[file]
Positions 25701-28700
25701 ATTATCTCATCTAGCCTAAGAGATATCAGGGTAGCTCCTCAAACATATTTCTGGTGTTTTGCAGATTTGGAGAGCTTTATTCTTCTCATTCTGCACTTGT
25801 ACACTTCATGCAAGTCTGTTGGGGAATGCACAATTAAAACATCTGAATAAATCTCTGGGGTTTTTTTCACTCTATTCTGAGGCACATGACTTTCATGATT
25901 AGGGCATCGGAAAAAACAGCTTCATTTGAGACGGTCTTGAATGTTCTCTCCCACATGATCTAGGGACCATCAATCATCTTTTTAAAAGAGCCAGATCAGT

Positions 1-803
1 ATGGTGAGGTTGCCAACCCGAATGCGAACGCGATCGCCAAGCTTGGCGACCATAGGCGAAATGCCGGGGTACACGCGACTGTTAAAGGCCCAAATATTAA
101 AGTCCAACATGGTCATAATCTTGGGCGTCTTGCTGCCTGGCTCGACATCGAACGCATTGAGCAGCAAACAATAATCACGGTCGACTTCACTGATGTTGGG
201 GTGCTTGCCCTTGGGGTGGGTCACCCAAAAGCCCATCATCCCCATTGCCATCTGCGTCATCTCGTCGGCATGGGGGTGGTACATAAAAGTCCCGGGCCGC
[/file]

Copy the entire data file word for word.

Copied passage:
Positions 25701-28700
25701 ATTATCTCATCTAGCCTAAGAGATATCAGGGTAGCTCCTCAAACATATTTCTGGTGTTTTGCAGATTTGGAGAGCTTTATTCTTCTCATTCTGCACTTGT
25801 ACACTTCATGCAAGTCTGTTGGGGAATGCACAATTAAAACATCTGAATAAATCTCTGGGGTTTTTTTCACTCTATTCTGAGGCACATGACTTTCATGATT
25901 AGGGCATCGGAAAAAACAGCTTCATTTGAGACGGTCTTGAATGTTCTCTCCCACATGATCTAGGGACCATCAATCATCTTTTTAAAAGAGCCAGATCAGT

Positions 1-803
1 ATGGTGAGGTTGCCAACCCGAATGCGAACGCGATCGCCAAGCTTGGCGACCATAGGCGAAATGCCGGGGTACACGCGACTGTTAAAGGCCCAAATATTAA
101 AGTCCAACATGGTCATAATCTTGGGCGTCTTGCTGCCTGGCTCGACATCGAACGCATTGAGCAGCAAACAATAATCACGGTCGACTTCACTGATGTTGGG
201 GTGCTTGCCCTTGGGGTGGGTCACCCAAAAGCCCATCATCCCCATTGCCATCTGCGTCATCTCGTCGGCATGGGGGTGGTACATAAAAGTCCCGGGCCGC